Hiter v. Social Security, Commissioner of

Filing 20

OPINION AND ORDER Adopting 15 Report and Recommendation,Denying 11 Motion for Summary Judgment filed by Josiah Hiter, Granting 14 Motion for Summary Judgment filed by Social Security, Commissioner of. Signed by District Judge Paul D. Borman. (DTof)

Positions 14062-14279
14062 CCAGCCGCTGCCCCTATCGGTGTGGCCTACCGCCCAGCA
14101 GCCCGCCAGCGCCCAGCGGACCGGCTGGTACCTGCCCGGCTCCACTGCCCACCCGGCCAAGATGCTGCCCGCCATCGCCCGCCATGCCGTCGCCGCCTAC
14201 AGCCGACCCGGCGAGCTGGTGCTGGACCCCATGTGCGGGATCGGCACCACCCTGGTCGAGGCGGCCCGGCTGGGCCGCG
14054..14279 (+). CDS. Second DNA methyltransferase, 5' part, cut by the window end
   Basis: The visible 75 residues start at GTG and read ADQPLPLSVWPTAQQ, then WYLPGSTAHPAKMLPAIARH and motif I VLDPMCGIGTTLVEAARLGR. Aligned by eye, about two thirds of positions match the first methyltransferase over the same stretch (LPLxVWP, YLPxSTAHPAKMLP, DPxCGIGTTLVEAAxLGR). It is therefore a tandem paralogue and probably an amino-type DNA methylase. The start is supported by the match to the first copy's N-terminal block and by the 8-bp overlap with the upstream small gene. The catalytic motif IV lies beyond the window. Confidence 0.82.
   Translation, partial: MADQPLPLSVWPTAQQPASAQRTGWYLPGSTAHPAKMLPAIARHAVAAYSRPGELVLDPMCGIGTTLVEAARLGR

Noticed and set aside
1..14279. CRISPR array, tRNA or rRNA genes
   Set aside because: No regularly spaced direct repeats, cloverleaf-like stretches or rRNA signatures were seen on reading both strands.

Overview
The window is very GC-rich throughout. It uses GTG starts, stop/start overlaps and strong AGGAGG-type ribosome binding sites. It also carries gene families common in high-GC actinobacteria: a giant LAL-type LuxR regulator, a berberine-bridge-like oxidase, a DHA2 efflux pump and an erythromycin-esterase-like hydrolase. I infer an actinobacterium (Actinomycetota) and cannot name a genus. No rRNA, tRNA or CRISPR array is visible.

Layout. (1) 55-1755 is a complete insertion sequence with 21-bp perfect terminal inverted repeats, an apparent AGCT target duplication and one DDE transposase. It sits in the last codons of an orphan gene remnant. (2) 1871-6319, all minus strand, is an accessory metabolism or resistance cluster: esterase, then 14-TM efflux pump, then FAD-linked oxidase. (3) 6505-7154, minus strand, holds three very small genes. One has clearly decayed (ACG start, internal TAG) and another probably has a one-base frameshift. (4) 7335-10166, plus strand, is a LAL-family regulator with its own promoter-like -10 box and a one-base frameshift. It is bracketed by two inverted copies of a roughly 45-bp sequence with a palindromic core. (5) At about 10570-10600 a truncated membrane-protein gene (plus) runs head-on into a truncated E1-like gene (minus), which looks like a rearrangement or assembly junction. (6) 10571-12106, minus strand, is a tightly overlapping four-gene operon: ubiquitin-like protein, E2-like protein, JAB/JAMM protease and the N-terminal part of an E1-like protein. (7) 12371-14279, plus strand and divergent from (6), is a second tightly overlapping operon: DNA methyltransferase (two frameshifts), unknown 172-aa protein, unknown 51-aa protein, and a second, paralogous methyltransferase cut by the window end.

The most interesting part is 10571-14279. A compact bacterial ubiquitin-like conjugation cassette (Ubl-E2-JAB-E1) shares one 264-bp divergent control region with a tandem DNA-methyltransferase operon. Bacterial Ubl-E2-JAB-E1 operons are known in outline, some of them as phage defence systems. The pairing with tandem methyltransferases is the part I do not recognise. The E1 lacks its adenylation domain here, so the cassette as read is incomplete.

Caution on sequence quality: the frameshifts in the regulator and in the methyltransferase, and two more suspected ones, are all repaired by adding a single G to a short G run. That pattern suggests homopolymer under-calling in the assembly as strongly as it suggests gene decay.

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UNITED STATES DISTRICT COURT EASTERN DISTRICT OF MICHIGAN SOUTHERN DIVISION JOSIAH HITER, Plaintiff, v. Case No. 11-14561 Paul D. Borman United States District Judge COMMISSIONER OF SOCIAL SECURITY, Charles E. Binder United States Magistrate Judge Defendant. _________________________/ OPINION AND ORDER (1) DENYING PLAINTIFF’S OBJECTIONS; (2) ADOPTING MAGISTRATE JUDGE’S REPORT AND RECOMMENDATION; (3) DENYING PLAINTIFF’S MOTION FOR SUMMARY JUDGMENT; AND (4) GRANTING DEFENDANT’S MOTION FOR SUMMARY JUDGMENT This matter is before the Court on Plaintiff’s Objections to Magistrate Judge Binder’s January 3, 2013 Report and Recommendation. (Dkt. No. 18, Objections). The Commissioner filed a response to Plaintiff’s Objections. (Dkt. No. 19). Having conducted a de novo review of the parts of the Magistrate Judge’s Report and Recommendation to which objections have been filed pursuant to 28 U.S.C. § 636(b)(1), the Court denies Plaintiff’s Objections, adopts the Magistrate Judge’s Report and Recommendation, denies Plaintiff’s Motion for Summary Judgment, grants Defendant’s Motion for Summary Judgment, and affirms the findings of the Commissioner. I. BACKGROUND The Administrative Law Judge’s (“ALJ”) findings and the pertinent portions of the Administrative Record are accurately and adequately set forth in the Magistrate Judge’s Report and Recommendation and the Court adopts them here.1 (Dkt. No. 15, Report and Recommendation at 6-14). Briefly, the Plaintiff, Josiah Hiter, filed the instant claim for supplemental security income alleging he became unable to work on May 2, 2002. Plaintiff was 27 years old at the time of his most recent administrative hearing and alleged affective disorders (including bipolar disorder) and asthma as reasons for disability. On December 2, 2010, the ALJ, Patricia S. McKay, held that Plaintiff was not disabled. The Appeals Council denied Plaintiff’s request for review on September 10, 2011. Plaintiff filed this Complaint on October 17, 2011, challenging the denial of benefit. Both parties filed motions for summary judgment which were referred for decision to Magistrate Judge Binder. (Dkt. Nos. 11 & 14). The Magistrate Judge issued a Report and Recommendation on January 3, 2013, recommending Plaintiff’s motion be denied, Defendant’s motion be granted and affirming the findings of the Commissioner. (Dkt. No. 15). Plaintiff filed objections to the Report and Recommendation that are currently before the Court (Dkt. No. 18) and Defendant filed a response (Dkt. No. 19). For the reasons that follow, the Court DENIES Plaintiff’s 1 The Court also recognizes that Plaintiff cites to and relies upon a letter sent by Plaintiff’s mother to the Appeals Council after the ALJ’s decision and notes that Plaintiff suffered multiple seizures on January 16, 2012. (See Pl.’s Br. at 5, 9; Pl.’s Obj. at 6, 10). However, the “evidence submitted to the Appeals Council after the ALJ’s decision cannot be considered part of the record for purposes of substantial evidence review.” Foster v. Halter, 279 F.3d 348, 357 (6th Cir. 2001). Additionally, it is clear that any medical episode that Plaintiff suffered after the ALJ hearing and after the Appeals Council denied his Request for Review is well outside the record. Further, Plaintiff has not argued or even addressed whether Plaintiff’s more current medical issues constitutes “new evidence” for a sentence-six remand. See Hollon v. Comm’r of Soc. Sec., 447 F.3d 477, 483 (6th Cir. 2006) (noting the “explicit” standards that a plaintiff must establish for a sentence-six remand. First, that the evidence at issue is both “new” and “material” and second, that there is “good cause for the failure to incorporate such evidence into the record of a prior proceeding.”). Therefore, the Court declines to address or rely upon this evidence. 2 objections, ADOPTS the Magistrate Judge’s Report and Recommendation and AFFIRMS the findings of the Commissioner. II. STANDARD OF REVIEW Where a party has objected to portions of a Magistrate Judge’s Report and Recommendation, the Court conducts a de novo review of those portions. Fed. R. Civ. P. 72(b); Lyons v. Comm’r of Soc. Sec., 351 F. Supp. 2d 659, 661 (E.D. Mich. 2004). In reviewing the findings of the ALJ, the Court is limited to determining whether those findings are supported by substantial evidence. See 42 U.S.C. § 405(g) (“The findings of the Commissioner of Social Security as to any fact, if supported by substantial evidence, shall be conclusive ... ”). Substantial evidence includes any relevant evidence that “a reasonable mind might accept as adequate to support a conclusion.” Colvin v. Barnhart, 475 F.3d 727, 730 (6th Cir. 2007) (quoting Heston v. Comm’r of Soc. Sec., 245 F.3d 528, 534 (6th Cir. 2001)). “If the Commissioner’s decision is supported by substantial evidence, we must defer to that decision, ‘even if there is substantial evidence in the record that would have supported an opposite conclusion.’” Id. (quoting Longworth v. Comm’r of Soc. Sec. Admin., 402 F.3d 591, 595 (6th Cir. 2005)). “It is of course for the ALJ, and not the reviewing court, to evaluate the credibility of witnesses, including that of the claimant.” Rogers v. Comm’r of Soc. Sec., 486 F.3d 234, 247 (6th Cir. 2007). Only those objections that are specific are entitled to a de novo review under the statute. Mira v. Marshall, 806 F.2d 636, 637 (6th Cir. 1986). “The parties have the duty to pinpoint those portions of the magistrate's report that the district court must specially consider.” Id. (internal quotation marks and citation omitted). A non-specific objection, or one that merely 3 reiterates arguments previously presented, does not adequately identify alleged errors on the part of the magistrate judge and results in a duplication of effort on the part of the district court: “A general objection to the entirety of the magistrate's report has the same effects as would a failure to object. The district court's attention is not focused on any specific issues for review, thereby making the initial reference to the magistrate useless.” Howard v. Sec'y of Health and Human Servs., 932 F.2d 505, 509 (6th Cir. 1991). Specific objections enable the Court to focus on the particular issues in contention. An “objection” that merely disagrees with a magistrate judge's determination, “without explaining the source of the error,” is not considered a valid objection. Id. Without specific objections, “[t]he functions of the district court are effectively duplicated as both the magistrate and the district court perform identical tasks. This duplication of time and effort wastes judicial resources rather than saving them, and runs contrary to the purposes of the Magistrate's Act.” Id. III. ANALYSIS Plaintiff first objects that the Magistrate Judge failed to find error on the part of the ALJ who did not give controlling weight to Plaintiff’s therapist, a social worker named Robert Bringman. (Pl.’s Obj. at 11). Plaintiff argues that the ALJ did not conduct the “requisite analysis” in assessing the social worker’s opinion and the ALJ did not acknowledge that there was a letter written by both the social worker and Dr. Sarva, Plaintiff’s psychiatrist. (Id. at 12). First, as the Magistrate Judge and the ALJ correctly observed, a social worker is not considered a “treating source” or other “acceptable medical source” entitled to “controlling weight” pursuant to the regulations. See 20 CFR §§ 404.1513(d), 416.913(d). Rather, the opinion of Bringman is an “other source” that the agency “may also use as evidence to show the 4 severity of the claimant’s impairments and how it affects his ability to work.” Fowler v. Comm’r of Soc. Sec., Slip Copy, 2013 WL 5372883, at *15 (E.D. Mich. Sept. 25, 2013) (internal quotation marks removed, citing 20 C.F.R. §§ 404.1513(d), 416.913(d)). Plaintiff is correct that SSR 06-03p provides that the opinions from those who are “not technically deemed ‘acceptable medical sources’ under [the agency’s] rules are important and should be evaluated on key issues such as impairment severity and functional effects.” SSR 06-03p. However, this does not mean that an ALJ commits error by failing to consider an “other source” exactly as a treating source. The Sixth Circuit has found no error where an ALJ failed to include any limitations noted by a social worker because, “[a]lthough they may constitute other evidence of the claimant’s ability to work, social workers are not acceptable medical sources under Social Security regulations.” Payne v Comm’r of Soc. Sec., 402 Fed. App’x 109, 118-19 (6th Cir. 2010); see also Mulkey v. Comm’r of Soc. Sec., 2011 WL 4528485, at *7 (W.D. Mich. June 14, 2011) (nothing that there is no requirement that the ALJ articulate good reasons for his or her decision assigning specific weight to the opinion of such a source), adopted by 2011 WL 4528479 (W.D. Mich. Sept. 29, 2011). In the instant case, the ALJ expressly considered Bringman’s opinion but then discounted it because it was not offered by a treating source under the regulations and it was also not supported by the treatment records. (Tr. at 19-20). Further, Plaintiff has not pointed to any case law or regulation that provides an ALJ must give controlling weight to an “other source” such as Bringman. Therefore, Plaintiff’s argument that the ALJ failed to give Bringman’s opinion controlling weight was error is without merit. Additionally, the Magistrate Judge accurately determined that Bringman was not operating “in conjunction” with Dr. Sarva such that he could 5 be found to be working “so closely with a doctor that the therapist’s treatment is merely an extension of the doctor’s.” Ramirez v. Astrue, 803 F. Supp. 2d 1075, 1081 (C.D. Cal. 2011). Finally, to the extent Plaintiff claims that the ALJ did not acknowledge the 2008 letter co-signed by both Bringman and Dr. Sarva in which they opine that Plaintiff is “totally disabled” this is not true. The ALJ did specifically reference the 2008 letter in her recitation of Plaintiff’s medical evidence. (Tr. 17). Additionally, as the Magistrate Judge observed Dr. Sarva and Bringman’s opinion that Plaintiff was “totally disabled” is not entitled to any particular weight as “[i]t is well settled that the ultimate issue of disability is reserved to the Commissioner.” Kidd v. Comm’r of Soc. Sec., 283 Fed. App’x 336, 341 (6th Cir. 2008). Plaintiff next generally objects to the Magistrate Judge’s findings that the ALJ’s credibility findings were supported by substantial evidence. This is the exact argument that Plaintiff made in its motion for summary judgment. (Dkt. No. 11 at 10-16). Indeed, Plaintiff’s objection is identical to the language in Plaintiff’s motion for summary judgment brief and also incorporates Plaintiff’s previous arguments by reference to the same. (See Pl.’s Obj. at 13-14). As explained supra, A non-specific objection, or one that merely reiterates arguments previously presented, does not adequately identify alleged errors on the part of the magistrate judge and results in a duplication of effort on the part of the district court. See Howard, 932 F.2d at 509 (6th Cir. 1991). Therefore, to the extent Plaintiff fails to identify any specific error with the Magistrate Judge’s Report the Court will not readdress the entirety of Plaintiff’s arguments regarding his credibility assessment on summary judgment. To the extent that Plaintiff appears to be arguing that the Magistrate Judge erred in assessing Plaintiff’s credibility assessment because the ALJ overstated Plaintiff’s daily activities, 6 this objection is without merit. Plaintiff relies upon Oliver v. Comm’r of Soc. Sec., 2010 WL 1002618 (E.D. Mich. 2010) where a court held an ALJ overstated the plaintiff’s daily activities and that the ALJ’s reliance on those activities was misplaced because the activities cited (making simple meals, occasionally using a computer, performing limited self-care) were all activities that could be performed intermittently “and do not require the sustained effort necessary for any substantial sustained and regular employment.” Oliver, at *11 (quoting Hunter v. Comm’r of Soc. Sec., 2006 WL 2092411, *3 (E.D. Mich. 2006)). In the instant case, the ALJ relied upon the fact that Plaintiff testified that he would sometimes spend all day on Facebook to support a conclusion that he could complete daily tasks that were more than just intermittent and to cast doubt on his testimony to the contrary. (Tr. 1920). Whether or not the ALJ overstated some of Plaintiff’s daily activities, the Magistrate Judge accurately noted that the ALJ also based her credibility assessment on the fact that Plaintiff’s description of his symptoms was not consistent with the medical findings and the fact that Plaintiff’s medical impairments had not required treatment beyond outpatient therapy and medication since 2003 did not support a finding of disability. (See R&R at 20). It is the in the province of the ALJ to make credibility assessments, not the Court. Siterlet v. Sec’y of Health and Human Serv., 823 F.2d 918, 920 (6th Cir. 1987) (“A reviewing court may not try the case de novo, nor resolve conflicts in the evidence nor decide questions of credibility.”); see also Ulman v. Comm’r of Soc. Sec., 693 F.3d 709, 713 (6th Cir. 2012) (harmless error analysis applies to credibility determinations); Cruse v. Comm’r of Soc. Sec., 502 F.3d 532, 542 (6th Cir. 2007) (holding “ALJ’s credibility determinations about the claimant are to be given great weight, ‘particularly since the ALJ is charged with observing the claimant’s 7 demeanor and credibility.’” (citation omitted)). Therefore, an ALJ’s credibility determination will only be disturbed for a “compelling reason”. See Sims v. Comm’r of Soc. Sec., 09-5773, 2011 WL 180789, at *4 (6th Cir. Jan. 19, 2011) (citing Smith v. Halter, 307 F.3d 377, 379 (6th Cir. 2001)). Here, the ALJ had “substantial evidence” to support her credibility determination beyond any alleged misconception of Plaintiff’s daily activities, specifically contradictions in Plaintiff’s testimony regarding his memory and the testing by Dr. Sendi (Tr. 467), and also test results that indicated Plaintiff might have been making a conscious effort to appear disturbed (Tr. at Id.), as well as a modest treatment plan that had not included any treatment beyond outpatient therapy and prescription medication since 2003 (Tr. at 370). Therefore, the ALJ had “substantial evidence” on which to base her assessment such that the Court cannot reverse the decision merely because there exists some other evidence that might support a different conclusion. See McClanahan v. Comm’r of Soc. Sec., 474 F.3d 830, 833 (6th Cir. 2006). Finally, Plaintiff objects that the Magistrate Judge failed to address Plaintiff’s argument regarding the ALJ’s finding that there were no side effects relative to Plaintiff’s medications. Plaintiff admits that the words “side effects to medications” were not documented in the medical record but claims that those side effects were actually reported as Plaintiff’s problems with “being tired, lack of energy, weight gain, dry mouth, rashes, headaches, and nausea.” (Pl.’s Obj. at 15). The Court first notes that the ALJ did not set forth an “opinion” regarding side effects suffered by Plaintiff or lack thereof, but merely stated that Plaintiff’s progress notes did not set forth any side effects suffered by Plaintiff. (Tr. 17). As Plaintiff admits, the medical records do not specifically document any side effects this recitation observation was not in error. See 8 Essary v. Comm’r of Soc. Sec., 114 Fed. App’x 662, 665-66 (6th Cir. 2004) (holding that an ALJ did not err in finding that a claimant suffered no side effects from her medications, despite the claimant’s testimony to the contrary when the claimant never reported side effects to her physicians.). Further, Plaintiff’s citations to the record for documentation of alleged side effects reveal either Plaintiff’s self-reporting of side effects or notations in medical records that do not attribute Plaintiff’s weight gain, feeling nauseated, or “sleeping a lot” to a side effect from medication. (See Tr. 57, 62, 71, 180, 248, 332, 335, 347, 366, 380). There is one notation in the record that Plaintiff suffered the following side effects: trembling hands, dry mouth, being tired and a lack of sex drive. Yet, this lone note was from 2005, four years prior to the application date. (Tr. 369). Finally, the ALJ noted Plaintiff’s visit to his primary care physician in January 2009 when he was diagnosed with nosebleeds and bronchial asthma, however, these symptoms were (again) not attributed or connected in any way to the medication Plaintiff was prescribed. (See Tr. 17, 407). Additionally, Plaintiff’s argument based on a list of potential side effects is unavailing because there is nothing to connect this list of possible side effects to what Plaintiff actually experienced. Further, to the extent Plaintiff relies upon his own testimony to substantiate alleged side effects, the ALJ found his credibility lacking and therefore, could properly discount any self-reported side effects. For these reasons, the Court denies Plaintiff’s objection regarding any error by the ALJ in finding that Plaintiff did not suffer any side effects from his medication. IV. CONCLUSION For the foregoing reasons, the Court DENIES Plaintiff’s Objections (Dkt. No. 18), 9 ADOPTS the Magistrate Judge’s Report and Recommendation (Dkt. No. 15), (3) DENIES Plaintiff’s Motion for Summary Judgment (Dkt. No. 11), and (4) GRANTS Defendant’s Motion for Summary Judgment (Dkt. No. 14) and AFFIRMS the findings of the Commissioner. IT IS SO ORDERED. s/Paul D. Borman PAUL D. BORMAN UNITED STATES DISTRICT JUDGE Dated: March 10, 2014 CERTIFICATE OF SERVICE The undersigned certifies that a copy of the foregoing order was served upon each attorney or party of record herein by electronic means or first class U.S. mail on March 10, 2014. s/Deborah Tofil Case Manager 10